Let me start by reminding you of an IPO I have been unable to forget. I will show it to you as a chart, a wonderful chart that goes straight down.
What you see is the great meal delivery company Blue Apron since it went public. The unicorn! The one that would change the way we eat!
I’m not totally sure how it happened, but at one point this idea to deliver meals in a cardboard box using the USPS was a billion dollar company. In 2017, during a strong bull market, Blue Apron went public. If you had bought $200 worth of this then lauded unicorn, you would have about $15 left today. Good enough for a few coffees and two bagels.
So what exactly happened here? How did it go from exciting startup to the depths of today’s Miami Dolphins? While some might say business decisions or leadership or competition, it seems more likely it was just valued really, really wrong in private markets. Oh, and a good PR firm can really make that valuation pop…
The other week, I read a fascinating stat. It went like this: in 1980 there were only 47 venture capitalist firms and combined they had about $3 billion in total capital. Today, there are 600+ venture capital firms and they have $515 billion in total capital.
Venture Capital is incredibly important to the economy. They fund start-up companies and take immense risk. But it’s important to remember the valuations they seek, or the valuations they decide on, are generally done in a fairly closed setting. Seven people sitting in a room can chose to invest in a company at a valuation of $80 billion and kachinga, this company is now worth $80 billion – call the newspapers and reporters.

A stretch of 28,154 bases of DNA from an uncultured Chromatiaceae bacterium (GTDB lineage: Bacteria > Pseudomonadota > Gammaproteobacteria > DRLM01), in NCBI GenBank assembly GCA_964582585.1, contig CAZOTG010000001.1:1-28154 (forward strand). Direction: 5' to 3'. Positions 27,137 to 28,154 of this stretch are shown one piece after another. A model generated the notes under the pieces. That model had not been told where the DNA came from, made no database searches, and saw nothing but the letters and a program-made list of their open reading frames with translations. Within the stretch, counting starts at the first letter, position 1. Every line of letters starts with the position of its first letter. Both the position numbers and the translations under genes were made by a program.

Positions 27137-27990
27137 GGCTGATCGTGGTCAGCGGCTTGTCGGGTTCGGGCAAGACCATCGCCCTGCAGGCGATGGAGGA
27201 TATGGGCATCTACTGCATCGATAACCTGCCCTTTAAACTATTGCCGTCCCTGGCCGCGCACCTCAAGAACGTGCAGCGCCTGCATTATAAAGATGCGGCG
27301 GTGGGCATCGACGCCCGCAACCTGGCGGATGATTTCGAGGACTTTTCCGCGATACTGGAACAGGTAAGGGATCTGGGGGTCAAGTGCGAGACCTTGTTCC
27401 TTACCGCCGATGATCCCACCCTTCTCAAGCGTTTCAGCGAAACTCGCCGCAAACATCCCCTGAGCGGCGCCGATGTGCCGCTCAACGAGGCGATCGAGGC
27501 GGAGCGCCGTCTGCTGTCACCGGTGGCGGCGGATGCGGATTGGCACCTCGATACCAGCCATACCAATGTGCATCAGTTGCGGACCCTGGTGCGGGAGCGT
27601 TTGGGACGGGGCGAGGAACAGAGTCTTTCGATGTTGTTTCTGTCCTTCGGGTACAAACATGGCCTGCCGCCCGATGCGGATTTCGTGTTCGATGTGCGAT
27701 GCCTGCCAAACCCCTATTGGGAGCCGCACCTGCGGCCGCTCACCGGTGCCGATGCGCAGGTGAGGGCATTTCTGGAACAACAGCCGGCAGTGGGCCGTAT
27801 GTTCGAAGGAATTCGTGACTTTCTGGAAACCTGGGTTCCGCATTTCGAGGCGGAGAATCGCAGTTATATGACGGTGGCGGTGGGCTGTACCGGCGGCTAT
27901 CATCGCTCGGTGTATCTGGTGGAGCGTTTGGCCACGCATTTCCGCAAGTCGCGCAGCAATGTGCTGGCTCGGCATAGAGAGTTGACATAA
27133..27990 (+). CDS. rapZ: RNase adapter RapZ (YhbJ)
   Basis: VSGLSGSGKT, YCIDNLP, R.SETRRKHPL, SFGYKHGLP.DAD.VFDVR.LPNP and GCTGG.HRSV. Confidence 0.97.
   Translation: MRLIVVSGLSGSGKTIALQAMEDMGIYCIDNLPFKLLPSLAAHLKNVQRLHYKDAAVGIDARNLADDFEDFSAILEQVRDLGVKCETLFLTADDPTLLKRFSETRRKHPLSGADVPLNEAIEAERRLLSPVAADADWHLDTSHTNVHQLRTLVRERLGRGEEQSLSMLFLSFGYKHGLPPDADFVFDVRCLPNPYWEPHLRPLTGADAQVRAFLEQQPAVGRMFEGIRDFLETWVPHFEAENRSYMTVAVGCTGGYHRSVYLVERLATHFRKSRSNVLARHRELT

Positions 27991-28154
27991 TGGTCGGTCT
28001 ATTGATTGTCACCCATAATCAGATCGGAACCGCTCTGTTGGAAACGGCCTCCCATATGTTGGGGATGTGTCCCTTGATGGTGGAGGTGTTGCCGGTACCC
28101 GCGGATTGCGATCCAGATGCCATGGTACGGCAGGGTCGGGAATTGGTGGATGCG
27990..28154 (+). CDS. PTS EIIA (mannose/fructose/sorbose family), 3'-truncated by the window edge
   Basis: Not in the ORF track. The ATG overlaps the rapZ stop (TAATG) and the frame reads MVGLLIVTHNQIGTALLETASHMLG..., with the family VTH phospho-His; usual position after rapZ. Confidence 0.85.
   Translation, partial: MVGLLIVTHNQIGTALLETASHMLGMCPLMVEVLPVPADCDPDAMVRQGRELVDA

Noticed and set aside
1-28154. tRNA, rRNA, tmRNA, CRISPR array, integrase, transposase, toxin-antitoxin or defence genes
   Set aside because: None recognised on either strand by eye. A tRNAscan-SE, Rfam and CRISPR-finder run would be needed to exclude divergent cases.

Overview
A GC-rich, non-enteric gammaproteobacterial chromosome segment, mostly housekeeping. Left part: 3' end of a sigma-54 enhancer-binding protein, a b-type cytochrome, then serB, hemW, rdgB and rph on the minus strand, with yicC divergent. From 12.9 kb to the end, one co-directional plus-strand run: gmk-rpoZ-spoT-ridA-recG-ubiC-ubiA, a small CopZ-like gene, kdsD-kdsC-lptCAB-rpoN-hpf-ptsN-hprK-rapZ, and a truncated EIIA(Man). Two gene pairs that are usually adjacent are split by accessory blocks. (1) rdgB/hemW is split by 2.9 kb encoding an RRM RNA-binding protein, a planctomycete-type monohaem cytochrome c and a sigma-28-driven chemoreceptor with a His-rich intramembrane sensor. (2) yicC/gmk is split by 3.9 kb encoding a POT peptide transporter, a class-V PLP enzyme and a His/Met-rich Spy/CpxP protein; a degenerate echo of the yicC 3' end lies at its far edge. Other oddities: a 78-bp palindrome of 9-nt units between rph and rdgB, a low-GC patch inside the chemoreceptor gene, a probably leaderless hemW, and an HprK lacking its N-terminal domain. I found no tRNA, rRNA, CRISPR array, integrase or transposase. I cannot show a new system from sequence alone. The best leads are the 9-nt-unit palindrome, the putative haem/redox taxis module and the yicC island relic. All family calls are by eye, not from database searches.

In the words of South Park:
The fate of WeWork, to some degree, may be shedding some light on these valuations. Just because some private investor decided to give money to a company at one price does not mean that’s what it’s worth to everyone else with the same information. When WeWork was opened up to public markets for its potential IPO where thousands of people could scrutinize, discuss, and dive deep into it, it fell apart. It wasn’t really worth what private investors told everyone it was worth. There are now more VCs and venture money than ever. The hype and dreams of billions naturally only scales with that. I come back to that scene from the movie The Social Network and how that permeated the startup landscape.
Chamath Palihapitiya, a private investor who made his mark as an early employee at Facebook, but also one who is pretty outspoken, not long ago started talking about problems in the private investing world. He’s worried about the ponzi scheme nature of the existing cycle. I don’t agree or disagree, but I find it interesting and here’s what he writes:
“Over the past decade, a subtle and sophisticated game has emerged between VCs, LPs, founders, and employees. Someone has to pay for the outrageous costs of the growth described above. Will it be VCs? Likely not. They get paid to allocate other people’s (LPs) money, and they are smart enough to transfer the risk. For example, VCs habitually invest in one another’s companies during later rounds, bidding up rounds to valuations that allow for generous markups on their funds’ performance. These markups, and the paper returns that they suggest, allow VCs to raise subsequent, larger funds, and to enjoy the management fees that those funds generate.”